Secondly, it regards states as self-contained entities which can autonomously enact policy options, regardless of the unequal power relations that traverse our global (political) economy. Again, this is not to say states have no policy space, they do, but that state ‘autonomy’  is a very complex terrain that needs to be interrogated rather than assumed. For example, presenting the decision by some states to cut import duties since the 1980s ‘in conjunction with the adoption of indirect tax’ as an autonomous policy choice (p3, fn11) disregards the fact that these policies were closely linked to the Washington Consensus prescriptions that states needed to follow to get their debt rescheduled. As Desiree LeClercq reminds us ‘Those programs required recipient states to facilitate corporate flexibility — to the detriment of workers’ rights, particularly of poor women of color who lost job security and acceptable working conditions.’ (p108). This is therefore a move that erases the history of and scholarship on structural adjustment policies, their links to the knowledge produced by IEIs and their material effects, all of which points instead to the interdependence of states, institutions, epistemic elites, global actors and people across the world.  

Granted, the article has not traced the specific effects of the Global Value Chain Development (GVCD) reports on the policies adopted by particular states, but it never claimed to do so. Its point was to engage with the truth claims about value chain trade development emanating from them, and with the potential material effects of the adoption of their policy recommendations, regardless of their authors’ intentions.  This is because there are important continuities between these recommendations and those IEIs have advocated in the last four decades, with very contested outcomes in relation to socio-economic inequalities (pp12-13).  Their common thread is (more) trade and investment liberalisation, including capital liberalisation, protection of private contracts and intangible assets, as well as labour flexibilization. And this connects to the second point about the role of (international economic) law, and the differential power of states in the global economy.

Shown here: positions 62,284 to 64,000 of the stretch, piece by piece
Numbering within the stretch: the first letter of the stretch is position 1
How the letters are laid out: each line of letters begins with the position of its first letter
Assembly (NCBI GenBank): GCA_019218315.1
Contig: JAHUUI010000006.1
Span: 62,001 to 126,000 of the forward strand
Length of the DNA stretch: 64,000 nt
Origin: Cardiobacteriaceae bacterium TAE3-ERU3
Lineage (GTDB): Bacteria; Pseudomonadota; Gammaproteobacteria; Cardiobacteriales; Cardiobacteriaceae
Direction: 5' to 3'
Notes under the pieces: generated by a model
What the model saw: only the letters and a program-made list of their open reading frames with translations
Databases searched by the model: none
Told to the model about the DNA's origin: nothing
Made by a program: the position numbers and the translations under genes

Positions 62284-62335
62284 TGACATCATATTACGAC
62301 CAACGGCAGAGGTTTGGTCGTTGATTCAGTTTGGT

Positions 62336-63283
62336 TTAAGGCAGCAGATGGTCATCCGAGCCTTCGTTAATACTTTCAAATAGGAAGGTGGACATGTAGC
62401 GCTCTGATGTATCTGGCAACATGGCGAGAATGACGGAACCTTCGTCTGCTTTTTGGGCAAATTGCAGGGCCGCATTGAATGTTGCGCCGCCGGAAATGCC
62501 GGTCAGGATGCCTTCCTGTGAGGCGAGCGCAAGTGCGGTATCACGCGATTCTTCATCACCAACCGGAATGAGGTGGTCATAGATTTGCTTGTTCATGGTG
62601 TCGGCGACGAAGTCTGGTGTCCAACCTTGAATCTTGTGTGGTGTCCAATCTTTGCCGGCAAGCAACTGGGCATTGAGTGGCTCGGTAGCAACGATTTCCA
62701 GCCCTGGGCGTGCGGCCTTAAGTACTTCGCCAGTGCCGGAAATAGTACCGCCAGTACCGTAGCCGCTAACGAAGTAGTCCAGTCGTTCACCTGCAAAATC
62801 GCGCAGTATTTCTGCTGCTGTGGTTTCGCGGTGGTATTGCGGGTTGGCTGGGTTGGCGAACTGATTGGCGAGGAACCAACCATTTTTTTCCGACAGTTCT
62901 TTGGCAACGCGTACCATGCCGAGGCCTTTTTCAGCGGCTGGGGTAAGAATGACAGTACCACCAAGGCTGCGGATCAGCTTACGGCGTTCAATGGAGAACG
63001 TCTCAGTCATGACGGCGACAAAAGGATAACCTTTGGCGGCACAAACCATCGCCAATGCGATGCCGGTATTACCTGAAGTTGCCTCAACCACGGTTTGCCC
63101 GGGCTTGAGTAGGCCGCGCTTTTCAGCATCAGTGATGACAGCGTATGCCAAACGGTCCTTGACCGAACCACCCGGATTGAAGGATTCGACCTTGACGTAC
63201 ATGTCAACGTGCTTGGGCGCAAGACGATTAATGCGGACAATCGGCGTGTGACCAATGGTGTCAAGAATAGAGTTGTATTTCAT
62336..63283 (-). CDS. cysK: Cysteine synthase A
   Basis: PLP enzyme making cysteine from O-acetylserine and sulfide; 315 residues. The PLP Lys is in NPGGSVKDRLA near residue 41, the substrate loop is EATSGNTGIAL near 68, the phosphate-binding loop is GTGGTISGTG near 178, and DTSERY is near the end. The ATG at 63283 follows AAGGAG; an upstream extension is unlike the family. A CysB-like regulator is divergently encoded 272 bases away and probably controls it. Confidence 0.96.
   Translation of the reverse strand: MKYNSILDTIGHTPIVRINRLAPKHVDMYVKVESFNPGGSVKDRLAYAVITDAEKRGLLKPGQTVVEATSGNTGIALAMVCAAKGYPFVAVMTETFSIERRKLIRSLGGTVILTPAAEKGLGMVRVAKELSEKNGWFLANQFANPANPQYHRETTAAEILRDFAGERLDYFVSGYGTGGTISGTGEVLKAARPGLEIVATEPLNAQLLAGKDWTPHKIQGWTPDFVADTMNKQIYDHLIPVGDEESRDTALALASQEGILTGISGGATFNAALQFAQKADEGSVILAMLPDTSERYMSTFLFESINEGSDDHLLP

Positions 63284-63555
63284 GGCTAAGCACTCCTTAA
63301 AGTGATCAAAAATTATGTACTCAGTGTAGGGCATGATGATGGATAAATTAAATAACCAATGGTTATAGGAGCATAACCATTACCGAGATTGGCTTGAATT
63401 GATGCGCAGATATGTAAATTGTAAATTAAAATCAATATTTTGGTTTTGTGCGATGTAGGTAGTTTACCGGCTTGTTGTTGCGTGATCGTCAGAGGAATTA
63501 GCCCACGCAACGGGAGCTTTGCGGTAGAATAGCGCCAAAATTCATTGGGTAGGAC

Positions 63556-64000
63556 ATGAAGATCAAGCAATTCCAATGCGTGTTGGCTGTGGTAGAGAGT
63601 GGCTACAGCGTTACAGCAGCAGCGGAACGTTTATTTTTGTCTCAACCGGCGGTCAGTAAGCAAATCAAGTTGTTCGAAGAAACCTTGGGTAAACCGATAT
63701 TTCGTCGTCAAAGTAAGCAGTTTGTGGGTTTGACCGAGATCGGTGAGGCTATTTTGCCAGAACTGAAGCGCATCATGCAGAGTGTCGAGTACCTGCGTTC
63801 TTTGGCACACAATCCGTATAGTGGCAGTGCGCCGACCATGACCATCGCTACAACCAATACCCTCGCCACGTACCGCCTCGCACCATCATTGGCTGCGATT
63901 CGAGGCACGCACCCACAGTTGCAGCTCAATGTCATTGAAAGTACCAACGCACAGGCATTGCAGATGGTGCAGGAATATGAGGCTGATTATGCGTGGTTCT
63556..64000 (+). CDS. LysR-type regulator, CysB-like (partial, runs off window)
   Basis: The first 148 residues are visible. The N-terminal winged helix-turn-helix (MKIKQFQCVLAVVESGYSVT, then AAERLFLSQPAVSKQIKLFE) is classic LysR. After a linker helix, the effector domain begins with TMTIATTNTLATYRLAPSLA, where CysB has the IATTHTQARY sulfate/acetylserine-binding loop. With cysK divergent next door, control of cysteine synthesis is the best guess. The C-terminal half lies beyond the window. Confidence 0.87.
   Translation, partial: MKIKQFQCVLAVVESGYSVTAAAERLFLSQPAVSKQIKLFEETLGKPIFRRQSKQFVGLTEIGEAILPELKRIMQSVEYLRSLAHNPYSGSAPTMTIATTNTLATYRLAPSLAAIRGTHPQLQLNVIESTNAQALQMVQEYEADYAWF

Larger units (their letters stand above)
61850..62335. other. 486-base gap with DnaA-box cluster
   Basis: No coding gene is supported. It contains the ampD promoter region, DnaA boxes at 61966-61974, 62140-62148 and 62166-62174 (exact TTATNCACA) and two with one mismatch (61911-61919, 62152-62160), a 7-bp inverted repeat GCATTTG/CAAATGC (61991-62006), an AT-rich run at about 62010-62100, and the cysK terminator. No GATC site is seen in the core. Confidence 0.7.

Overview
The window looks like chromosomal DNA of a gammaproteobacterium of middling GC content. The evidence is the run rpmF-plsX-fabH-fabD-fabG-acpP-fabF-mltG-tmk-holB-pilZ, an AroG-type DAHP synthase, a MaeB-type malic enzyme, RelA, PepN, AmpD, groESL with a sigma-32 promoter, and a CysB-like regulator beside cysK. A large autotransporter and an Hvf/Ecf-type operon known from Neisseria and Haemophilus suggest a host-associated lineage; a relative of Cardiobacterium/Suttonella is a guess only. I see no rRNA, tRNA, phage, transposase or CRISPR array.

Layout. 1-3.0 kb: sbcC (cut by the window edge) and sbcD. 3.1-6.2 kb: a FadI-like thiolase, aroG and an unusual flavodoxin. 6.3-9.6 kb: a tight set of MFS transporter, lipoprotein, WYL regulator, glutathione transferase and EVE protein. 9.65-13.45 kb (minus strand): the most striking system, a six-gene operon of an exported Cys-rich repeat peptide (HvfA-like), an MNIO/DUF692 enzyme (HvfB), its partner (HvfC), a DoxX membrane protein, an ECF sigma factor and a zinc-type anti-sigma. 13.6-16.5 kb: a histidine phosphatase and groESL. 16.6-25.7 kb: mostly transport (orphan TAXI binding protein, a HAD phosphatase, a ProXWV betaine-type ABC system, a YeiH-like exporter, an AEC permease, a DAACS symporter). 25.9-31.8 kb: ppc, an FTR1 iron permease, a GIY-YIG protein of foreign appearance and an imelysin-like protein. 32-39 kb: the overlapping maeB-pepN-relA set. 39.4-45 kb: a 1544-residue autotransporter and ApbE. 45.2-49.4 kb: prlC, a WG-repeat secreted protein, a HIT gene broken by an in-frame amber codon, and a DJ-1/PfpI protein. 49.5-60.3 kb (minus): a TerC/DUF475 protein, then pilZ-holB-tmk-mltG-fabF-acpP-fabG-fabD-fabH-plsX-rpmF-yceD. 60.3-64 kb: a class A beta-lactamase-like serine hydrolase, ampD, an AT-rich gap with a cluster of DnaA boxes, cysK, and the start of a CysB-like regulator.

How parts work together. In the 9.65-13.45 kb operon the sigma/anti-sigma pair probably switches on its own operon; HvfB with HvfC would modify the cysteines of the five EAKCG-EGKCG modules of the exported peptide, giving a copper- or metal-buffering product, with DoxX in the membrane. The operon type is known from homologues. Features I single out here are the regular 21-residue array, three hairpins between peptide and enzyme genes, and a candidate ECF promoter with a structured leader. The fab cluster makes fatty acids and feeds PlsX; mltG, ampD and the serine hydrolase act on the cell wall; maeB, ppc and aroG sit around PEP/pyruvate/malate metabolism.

It is not my intention to overstate the role of law, including that of trade and investment agreements, which at times can be irrelevant; whether they are or instead produce material effects on the ground – in this case whether they contribute to social downgrade in a particular place at a certain time – is indeed an empirical question, but not one my article set out to address by producing primary data in relation to specific chains and/or countries. However, the article has made two points in this regard.

First, as recent publications (p18) have indicated, the trend in the last two decades has been one where (developing) countries other than China and other large emerging economies have entered into ‘deep’ trade agreements, and this points to the fact that the ‘truth claims’ and policy recommendations in GVCD reports are gaining ground in policy circles. The second is that evidence is emerging about ‘commercial’ provisions contained in these kinds of agreements leading to social downgrade despite labour and gender equality provisions built in them. For instance, research on the clothing sector in Moldova shows that, as tariffs went down, exports to the UK and Italy went up. This increased employment, especially of women. However, commercial pressure from lead firms in the UK and Italy also led to the increase of poverty wages and problematic overtime practices and production methods. And here we come back to one of the most problematic claims about the relationship between international economic law, institutions, states and socio-economic inequalities.